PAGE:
Power to the Young People
Ulster Museum, until September 25, free admission
A group of 16-25-year-olds have assembled objects that represent their opinions and experiences on relevant issues for young people now and into the future including LGBTQI+ Rights, Climate Justice and Arts and Wellbeing. The exhibition aims to make a statement about sustainability with a range of low impact materials and design techniques used in its design, many of which are a first for the Ulster Museum.
Eastside Arts Festival: Billy Boy
Cultúrlann Mc Adam Ó Fiaich, August 5, recommended for 18+, 3pm and 8pm, £12
Billy Boy, by east Belfast writer Rosemary Jenkinson, was written in 2021 and inspired by interviews with young bonfire builders. Performed by the amazing young actor John Travers, Aaron is looking after the biggest and most controversial boney in the east and is determined to fight the council’s ruling. The problem is, if he gets into any more trouble, he might have to pack his bags...
An Object of Vision Alexandra Lethbridge
Golden Thread Gallery, until July 30, free admission
Part of Belfast Photo Festival 2022, the exhibition charts the exclusion of women from historical narratives through a series of still lives and collages constructed to position women in the picture. This series asks: what is lost when the stories and perspectives of women are eliminated from history? The work sets out to respond to this by reconstructing and creating new alternative images. In this series by conceptual artist Alexandra Lethbridge, the images of women are fragmented, dislocated, but reassembled again.
Liú Lúnasa: Morning Yoga with Dunla
Cultúrlann Mc Adam Ó Fiaich, August 28, 8am, £5, pre-registration essential
This bilingual (Irish and English) class will explore different variations of structure, awareness, breathing and movement. Perfect for beginners and intermediate level. Everyone welcome. Yoga mats provided and there will be a light breakfast after the class.
ArtisAnn Gallery, until August 27, free admission
Born in Belfast, Brian trained firstly at the College of Art, Belfast and then Liverpool. Though still living in Belfast, the artist spends long periods of time living and working in his house on the island of Inishfree.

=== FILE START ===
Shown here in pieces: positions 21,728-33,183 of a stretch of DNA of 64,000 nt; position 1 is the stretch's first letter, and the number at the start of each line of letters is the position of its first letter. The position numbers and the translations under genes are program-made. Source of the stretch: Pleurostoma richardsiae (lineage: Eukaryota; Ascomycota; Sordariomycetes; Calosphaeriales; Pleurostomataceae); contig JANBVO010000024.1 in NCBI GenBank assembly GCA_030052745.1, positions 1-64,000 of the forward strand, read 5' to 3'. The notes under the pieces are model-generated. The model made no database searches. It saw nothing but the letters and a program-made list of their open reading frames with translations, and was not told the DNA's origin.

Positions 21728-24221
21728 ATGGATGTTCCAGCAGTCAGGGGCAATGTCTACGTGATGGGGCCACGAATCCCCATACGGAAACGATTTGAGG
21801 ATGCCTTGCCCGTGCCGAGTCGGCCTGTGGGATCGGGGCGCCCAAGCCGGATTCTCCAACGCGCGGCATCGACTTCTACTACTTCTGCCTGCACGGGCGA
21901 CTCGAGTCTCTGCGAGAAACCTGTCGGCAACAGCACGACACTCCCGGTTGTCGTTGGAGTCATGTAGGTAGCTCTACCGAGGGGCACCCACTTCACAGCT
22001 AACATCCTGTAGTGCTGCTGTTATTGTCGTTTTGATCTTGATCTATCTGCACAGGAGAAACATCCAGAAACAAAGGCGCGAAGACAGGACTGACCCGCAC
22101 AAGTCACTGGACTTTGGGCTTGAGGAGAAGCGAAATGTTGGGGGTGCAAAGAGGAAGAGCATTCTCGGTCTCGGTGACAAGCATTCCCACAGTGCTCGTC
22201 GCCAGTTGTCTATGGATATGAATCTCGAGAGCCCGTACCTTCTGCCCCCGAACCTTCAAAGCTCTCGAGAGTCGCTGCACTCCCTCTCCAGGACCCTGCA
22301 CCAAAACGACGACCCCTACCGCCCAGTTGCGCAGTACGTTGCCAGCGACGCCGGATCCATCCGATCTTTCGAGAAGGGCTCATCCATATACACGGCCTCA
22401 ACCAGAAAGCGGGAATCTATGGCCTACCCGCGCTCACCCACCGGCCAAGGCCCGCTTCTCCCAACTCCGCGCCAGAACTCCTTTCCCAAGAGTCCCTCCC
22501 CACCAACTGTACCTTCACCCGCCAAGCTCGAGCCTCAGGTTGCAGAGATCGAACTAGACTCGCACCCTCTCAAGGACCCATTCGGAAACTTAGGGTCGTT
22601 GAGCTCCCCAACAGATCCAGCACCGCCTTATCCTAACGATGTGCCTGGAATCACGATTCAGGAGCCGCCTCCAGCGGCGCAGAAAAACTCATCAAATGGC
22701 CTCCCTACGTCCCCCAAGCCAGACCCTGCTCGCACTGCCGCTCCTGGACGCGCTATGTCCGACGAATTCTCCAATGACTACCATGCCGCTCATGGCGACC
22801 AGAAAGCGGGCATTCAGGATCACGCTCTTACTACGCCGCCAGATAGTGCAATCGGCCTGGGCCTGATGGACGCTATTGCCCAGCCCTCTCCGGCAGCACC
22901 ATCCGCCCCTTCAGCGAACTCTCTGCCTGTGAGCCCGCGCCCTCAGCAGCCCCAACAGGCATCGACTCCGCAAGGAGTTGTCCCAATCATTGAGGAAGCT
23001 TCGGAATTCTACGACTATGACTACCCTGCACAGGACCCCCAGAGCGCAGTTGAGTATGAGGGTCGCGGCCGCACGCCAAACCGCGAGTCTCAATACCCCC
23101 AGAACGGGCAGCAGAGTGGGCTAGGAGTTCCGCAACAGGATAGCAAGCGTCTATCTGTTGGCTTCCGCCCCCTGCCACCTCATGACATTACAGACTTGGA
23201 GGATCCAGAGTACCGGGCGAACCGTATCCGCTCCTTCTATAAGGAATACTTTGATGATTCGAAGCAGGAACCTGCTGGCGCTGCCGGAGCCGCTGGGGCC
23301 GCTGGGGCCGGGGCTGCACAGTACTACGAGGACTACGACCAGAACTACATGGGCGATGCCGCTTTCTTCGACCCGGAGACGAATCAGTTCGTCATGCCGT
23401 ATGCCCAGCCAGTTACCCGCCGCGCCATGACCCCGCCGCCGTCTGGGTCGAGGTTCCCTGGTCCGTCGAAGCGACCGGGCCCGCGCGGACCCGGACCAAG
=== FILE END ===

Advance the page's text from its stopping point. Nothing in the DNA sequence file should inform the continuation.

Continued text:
He prefers those moments when the sun has infused the landscape with colour.
Brian is interested in the contrasting colours and textures in simple subjects. Painting directly onto the canvas with vigorous brushstrokes, he uses bold slashes of rich colour with fluid paint in which the bristles always leave their mark of speed and pressure.
Slamfilíocht Liú Lúnasa
Cultúrlann Mc Adam Ó Fiaich, August 26, 5pm, £5, entrants must apply prior to event
Liú Lúnasa’s Poetry Slam is renowned as the only Irish language slam poetry competition and this year we are delighted welcome all entries to perform in the Cultúrlann. The first in-person Slam since 2019, Sinéad Ní Ullacháinn will host the event, which promises to be a fantastic night of poetry where you will be competing for a prize fund of £800. Get writing!
Bloomsbury: A Collective
Ulster Museum, until October 16, free admission
If you want to move in literary circles this summer, opt for walking in the footsteps of Virginia Woolf and the Bloomsbury Group. The group of artistic friends was searching for new ways of thinking as the conservative Victorian era abated. The art created by the group would have a significant influence on the 20th century, as would their ideas and approaches to feminism, socialism and sexuality. The exhibition also shares work by the Omega workshop: designers who translated the Bloomsbury Group’s ethos into tangible objects.
Amaze at W5, from July 29, £20
Thrill seekers looking for spinetingling summer (and braver than us) will appreciate W5’s first-of-its-kind scare attraction in its immersive events space. Visitors will descend into The Dark (gulp) and placed at the heart of the action for an adrenaline-pumping journey.
The premise is based on scientists at the Wellsian Corporation, who have been working to unlock the secrets of ‘The Vortex,’ an energy tunnel on the edge of reality. Ready to share their success with the world, 12 board the time pod and launch the vortex. But they end up in Victorian Belfast and need to find their way home… avoiding those hunting them…